Formica & Laminex, are brand names and are popular base surface for a sandboard at this time. They performs well on most types of sand, are relatively inexpensive, fairly easy to obtain and come in many colors. Formica is available in various thickness but the thinnest Formica you can find will be the best. Thinner is easier to work with, shape and adds less weight to the board. Formica is also very hard which holds the friction to a minimum. Formica and Laminex do wear however, and at some point you will need to re surface your board. Two types of sand that wear heavily on Formica is volcanic ash and quarry sand for these you will need a much harder surface. Never ride dirt or gravel.
Stainless Steel, is by far the hardest base material but also has the most weight. You will not want to use a stainless steel base for freestyle or air. Stainless steel is more appropriately used for large boards that will be rode for speed or on abrasive sands. Again, volcanic ash will eat up a wood, Formica or plastic base but stainless steel will only be polished smoother and smoother.
Hard Wood, based boards are very common and also the least expensive. Oak, maple or other hardwoods can be used. A hard wood base also allows for a greater variety of contours to the bottom surface of the board. With a wood base you can round, concave, convex, spoon and shape the board to your hearts content. Most beach and ancient dune sand are made of finer and rounder grains of sand so they don't cut into the wood surface as harshly. On these types of sand a wood base is certainly acceptable.
Race Base, is a patented bottom surface made just for sandboarding. Race Base gets faster through use, flexes well, is light weight and will run on just about any surface ( grass, leaves, snow ). Race Base is the most advanced base material available, but is difficult to get. Diamond Race Base is equal in performance but last considerably longer than Race Bace.
Plastics, are earning a place in modern sandboarding also. A number of ultra-high density plastics on the market can also be used to surface your sandboard successfully. Though I have experimented with many plastics I have yet to decide which is consistently the better, so I'll leave this one up to you. Oh yes, whatever base you use, always seek the lightest and hardest.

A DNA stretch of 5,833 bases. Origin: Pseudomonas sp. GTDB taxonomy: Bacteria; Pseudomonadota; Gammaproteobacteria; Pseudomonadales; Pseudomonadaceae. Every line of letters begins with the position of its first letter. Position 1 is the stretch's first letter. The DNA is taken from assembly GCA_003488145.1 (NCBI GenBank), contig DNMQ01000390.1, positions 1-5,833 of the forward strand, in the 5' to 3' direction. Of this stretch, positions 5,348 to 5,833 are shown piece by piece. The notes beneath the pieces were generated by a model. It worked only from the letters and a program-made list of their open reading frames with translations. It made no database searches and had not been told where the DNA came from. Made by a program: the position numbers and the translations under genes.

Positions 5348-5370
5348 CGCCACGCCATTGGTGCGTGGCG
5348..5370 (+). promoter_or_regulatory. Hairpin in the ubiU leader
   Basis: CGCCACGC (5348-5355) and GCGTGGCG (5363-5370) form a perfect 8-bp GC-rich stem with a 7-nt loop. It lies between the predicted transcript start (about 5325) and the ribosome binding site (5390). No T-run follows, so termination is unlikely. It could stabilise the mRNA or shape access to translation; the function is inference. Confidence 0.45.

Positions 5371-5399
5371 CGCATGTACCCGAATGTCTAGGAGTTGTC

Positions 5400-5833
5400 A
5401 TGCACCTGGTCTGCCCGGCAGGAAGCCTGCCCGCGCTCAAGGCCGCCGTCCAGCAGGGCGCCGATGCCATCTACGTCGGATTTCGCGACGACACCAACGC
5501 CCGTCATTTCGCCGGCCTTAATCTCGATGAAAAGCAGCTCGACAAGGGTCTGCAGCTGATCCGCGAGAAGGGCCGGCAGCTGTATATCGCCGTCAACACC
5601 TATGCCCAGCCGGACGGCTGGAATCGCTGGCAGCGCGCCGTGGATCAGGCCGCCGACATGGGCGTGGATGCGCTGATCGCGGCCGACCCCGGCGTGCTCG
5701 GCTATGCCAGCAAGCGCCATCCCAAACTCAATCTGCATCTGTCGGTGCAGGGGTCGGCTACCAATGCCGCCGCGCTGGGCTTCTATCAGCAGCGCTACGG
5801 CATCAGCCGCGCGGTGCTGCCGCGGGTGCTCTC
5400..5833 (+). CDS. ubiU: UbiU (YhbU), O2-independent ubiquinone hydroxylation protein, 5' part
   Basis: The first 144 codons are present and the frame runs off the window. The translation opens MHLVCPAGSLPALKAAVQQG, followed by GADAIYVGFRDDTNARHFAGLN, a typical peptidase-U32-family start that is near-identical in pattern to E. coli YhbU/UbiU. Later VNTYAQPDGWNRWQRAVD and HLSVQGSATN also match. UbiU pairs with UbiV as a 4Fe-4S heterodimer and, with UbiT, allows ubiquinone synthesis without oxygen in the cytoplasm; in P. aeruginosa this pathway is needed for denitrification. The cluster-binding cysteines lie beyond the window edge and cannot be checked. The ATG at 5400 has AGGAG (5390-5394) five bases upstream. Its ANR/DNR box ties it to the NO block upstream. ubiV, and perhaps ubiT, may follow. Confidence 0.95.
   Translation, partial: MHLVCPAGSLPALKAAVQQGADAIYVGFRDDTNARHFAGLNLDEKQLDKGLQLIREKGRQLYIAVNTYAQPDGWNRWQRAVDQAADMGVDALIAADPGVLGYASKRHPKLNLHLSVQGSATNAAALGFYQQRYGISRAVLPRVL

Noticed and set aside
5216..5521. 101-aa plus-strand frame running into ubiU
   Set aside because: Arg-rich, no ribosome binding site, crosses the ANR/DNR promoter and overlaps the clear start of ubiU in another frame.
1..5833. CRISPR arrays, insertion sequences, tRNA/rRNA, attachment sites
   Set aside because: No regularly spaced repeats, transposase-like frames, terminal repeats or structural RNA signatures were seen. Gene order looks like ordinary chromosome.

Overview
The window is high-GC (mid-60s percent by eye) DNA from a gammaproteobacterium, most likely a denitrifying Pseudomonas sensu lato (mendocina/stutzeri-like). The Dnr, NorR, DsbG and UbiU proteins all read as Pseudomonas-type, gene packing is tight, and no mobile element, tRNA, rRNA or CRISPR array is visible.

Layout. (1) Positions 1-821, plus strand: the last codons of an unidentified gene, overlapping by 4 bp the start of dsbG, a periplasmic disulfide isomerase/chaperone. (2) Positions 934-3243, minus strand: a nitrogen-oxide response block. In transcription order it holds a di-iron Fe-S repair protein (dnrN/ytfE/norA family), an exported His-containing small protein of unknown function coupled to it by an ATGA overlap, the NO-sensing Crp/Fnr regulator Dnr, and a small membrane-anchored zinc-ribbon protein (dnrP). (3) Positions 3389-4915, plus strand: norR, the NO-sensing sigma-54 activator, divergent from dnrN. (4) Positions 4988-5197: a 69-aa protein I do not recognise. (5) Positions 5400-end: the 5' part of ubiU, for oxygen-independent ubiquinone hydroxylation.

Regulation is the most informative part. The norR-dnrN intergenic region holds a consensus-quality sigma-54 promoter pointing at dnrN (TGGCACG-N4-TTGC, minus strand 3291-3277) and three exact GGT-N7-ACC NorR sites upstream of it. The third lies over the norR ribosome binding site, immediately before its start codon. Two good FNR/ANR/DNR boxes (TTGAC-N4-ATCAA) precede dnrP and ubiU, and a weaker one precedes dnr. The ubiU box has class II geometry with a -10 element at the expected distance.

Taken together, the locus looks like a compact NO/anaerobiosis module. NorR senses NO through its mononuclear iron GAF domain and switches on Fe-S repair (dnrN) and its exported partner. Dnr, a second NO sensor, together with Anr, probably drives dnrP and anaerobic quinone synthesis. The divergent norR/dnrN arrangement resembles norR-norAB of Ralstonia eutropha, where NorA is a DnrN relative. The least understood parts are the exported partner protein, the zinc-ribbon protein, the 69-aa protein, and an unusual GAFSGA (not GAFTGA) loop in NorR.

Below is a diagram of a sandboard very common in South America. Of course other shapes are being ridden successfully, oh yes! Here is a great basic board design for you to start with. My suggestion is to print out this page and enlarge it full size to use as a pattern to cut out your board. And while you're at it you might want to make another pattern that can be used for a graphics template or alter the design for the next sandboard. Keep in mind what we learned in the "What Size" information above before you start cutting as this design may be too short for your needs.
First, mark out the board shape on your sheet of ply wood with a pencil or chalk. Pens or inks can soak into the wood and stain it. At this point you can cut out the board with a jig saw, band saw or similar but not a coarse toothed saw as it will splinter the wood too much. Some like to clamp the ply wood between two pieces of thin wood so it will not splinter at all. If you are not sure how much side cut you want... give it less. You can always cut more off but can not add any on.
Next, give it a basic sanding with a 200 grit paper to remove any splinters off the edges.
Forming the tips:
Now comes probably the hardest part of your quest, turning up the tips. If you have decided on a square tail or swallow tail you will only need to turn up the nose. Some boarders like to soak the ends in water and soften the tip making it easier to form, others like to steam the ends and shape them like a wooden toboggan through use of a weight and clamp system.